For The First Time, This Asian Tick Species Has Been Found In The US

The longhorned or bush tick is native to East Asia and hundreds of them were found on a sheep in New Jersey.

This tick species is a major livestock pest in Australia, New Zealand, Japan, and several Pacific islands — and now has been spotted in the US.

The tick is called the longhorned or bush tick, and its scientific name is Haemaphysalis longicornis. It is native to China, Japan, and Korea, and it's an invasive species and a major livestock pest in Australia and New Zealand.

Hundreds of the arachnids can attach themselves to a single animal, and in rare cases can consume so much blood it causes anemia or even fatalities in cattle, which is called exsanguination.

The ticks were first seen in the United States in New Jersey on Aug. 1, 2017, when a woman reported to the Hunterdon County Department of Health that her pet sheep was covered in hundreds, maybe thousands of the ticks. The woman, who first noticed them when she was shearing her sheep, also had the ticks on her clothing.

The sheep's paddock was so infested with ticks that they crawled on the health investigators' pants as soon as they stepped inside. The good news is that the woman was not bitten by the ticks, nor were the health investigators, James Occi, an entomologist at the Center for Vector Biology at Rutgers University in New Brunswick, New Jersey, told BuzzFeed News.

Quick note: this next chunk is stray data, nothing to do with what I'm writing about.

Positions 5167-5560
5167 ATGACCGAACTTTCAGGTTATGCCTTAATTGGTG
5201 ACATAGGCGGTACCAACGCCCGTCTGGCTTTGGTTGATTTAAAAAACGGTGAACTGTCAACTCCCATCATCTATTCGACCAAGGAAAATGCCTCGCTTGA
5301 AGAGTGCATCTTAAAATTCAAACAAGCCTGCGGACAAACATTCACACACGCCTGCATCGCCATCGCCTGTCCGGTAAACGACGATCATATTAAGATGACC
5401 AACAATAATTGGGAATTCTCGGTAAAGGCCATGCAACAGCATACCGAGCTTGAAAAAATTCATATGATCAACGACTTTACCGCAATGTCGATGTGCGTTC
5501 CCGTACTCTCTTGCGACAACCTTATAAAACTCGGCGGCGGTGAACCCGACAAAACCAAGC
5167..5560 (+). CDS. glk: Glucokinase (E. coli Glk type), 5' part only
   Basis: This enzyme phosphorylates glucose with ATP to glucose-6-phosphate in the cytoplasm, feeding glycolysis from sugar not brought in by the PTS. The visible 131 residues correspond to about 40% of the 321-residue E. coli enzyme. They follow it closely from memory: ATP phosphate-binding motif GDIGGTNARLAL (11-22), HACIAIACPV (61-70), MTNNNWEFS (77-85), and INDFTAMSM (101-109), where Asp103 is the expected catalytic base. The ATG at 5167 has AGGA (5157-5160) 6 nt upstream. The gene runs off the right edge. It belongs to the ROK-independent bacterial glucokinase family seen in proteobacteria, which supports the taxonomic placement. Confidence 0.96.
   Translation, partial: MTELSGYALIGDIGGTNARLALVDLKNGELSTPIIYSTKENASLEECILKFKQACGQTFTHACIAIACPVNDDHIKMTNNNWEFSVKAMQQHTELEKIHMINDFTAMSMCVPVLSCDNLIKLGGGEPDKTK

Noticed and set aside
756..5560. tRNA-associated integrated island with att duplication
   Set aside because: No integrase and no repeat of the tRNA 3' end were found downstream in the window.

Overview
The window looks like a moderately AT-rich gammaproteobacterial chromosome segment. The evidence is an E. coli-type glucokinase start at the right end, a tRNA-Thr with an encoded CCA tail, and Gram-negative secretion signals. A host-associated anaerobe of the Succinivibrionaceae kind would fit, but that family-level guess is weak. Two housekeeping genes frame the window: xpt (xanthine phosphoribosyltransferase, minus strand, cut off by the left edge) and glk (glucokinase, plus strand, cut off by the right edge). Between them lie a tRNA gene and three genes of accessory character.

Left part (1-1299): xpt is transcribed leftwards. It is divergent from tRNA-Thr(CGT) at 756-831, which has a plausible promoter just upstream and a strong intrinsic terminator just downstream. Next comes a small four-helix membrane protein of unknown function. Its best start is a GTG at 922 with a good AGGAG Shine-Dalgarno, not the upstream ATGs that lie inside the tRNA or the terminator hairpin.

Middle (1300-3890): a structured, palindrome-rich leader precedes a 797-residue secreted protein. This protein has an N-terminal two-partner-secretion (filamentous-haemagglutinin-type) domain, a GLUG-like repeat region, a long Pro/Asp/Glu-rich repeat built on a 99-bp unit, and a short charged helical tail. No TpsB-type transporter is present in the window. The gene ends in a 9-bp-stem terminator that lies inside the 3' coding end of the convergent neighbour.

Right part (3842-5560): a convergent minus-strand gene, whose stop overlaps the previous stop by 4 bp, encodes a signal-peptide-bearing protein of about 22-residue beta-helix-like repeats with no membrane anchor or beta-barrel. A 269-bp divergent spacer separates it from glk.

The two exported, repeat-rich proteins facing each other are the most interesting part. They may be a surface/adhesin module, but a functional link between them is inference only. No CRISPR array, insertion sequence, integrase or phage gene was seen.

They treated the sheep and the paddock with the insecticide permethrin during several visits, and both were eventually tick-free. Experts had trouble identifying the species, and in November determined it was Haemaphysalis longicornis.

It was hoped that the species would not be able to survive the cold winter. But when Rutgers and the health department went back to the farm in April, "we found some live specimens," Occi said.

The exotic tick first found in Hunterdon County NJ has now been confirmed to be in Union County, NJ, too. @NJDEPcomms @NJDeptofHealth @USDA @FarmBureau @EntsocAmerica

Experts are not really sure how the ticks got into the US, or where the sheep came into contact with them.

The 12-year-old Icelandic sheep was the only domestic animal on the property and it had never been outside the US. Although the ticks haven't been seen in the US before, they occasionally have been found on and removed from animals coming into the US, including horses.

The ticks were also found in a second location in Union County, New Jersey. Those ticks had been collected from grass in the Watchung Reservation, a nature preserve, in May 2017, but weren't positively identified to be the non-native species until relatively recently, Andrea Egizi, a research scientist for the Monmouth County Tick-borne Disease Lab and a visiting professor at the Rutgers Department of Entomology in New Brunswick, told BuzzFeed News.

So far, the ticks that have been tested (and the sheep itself) have been negative for disease-causing pathogens, she said, but tests are ongoing.

"There are a lot more samples now and we are working on doing the pathogen testing on the wider numbers of samples, but we haven’t completed that yet," Egizi said.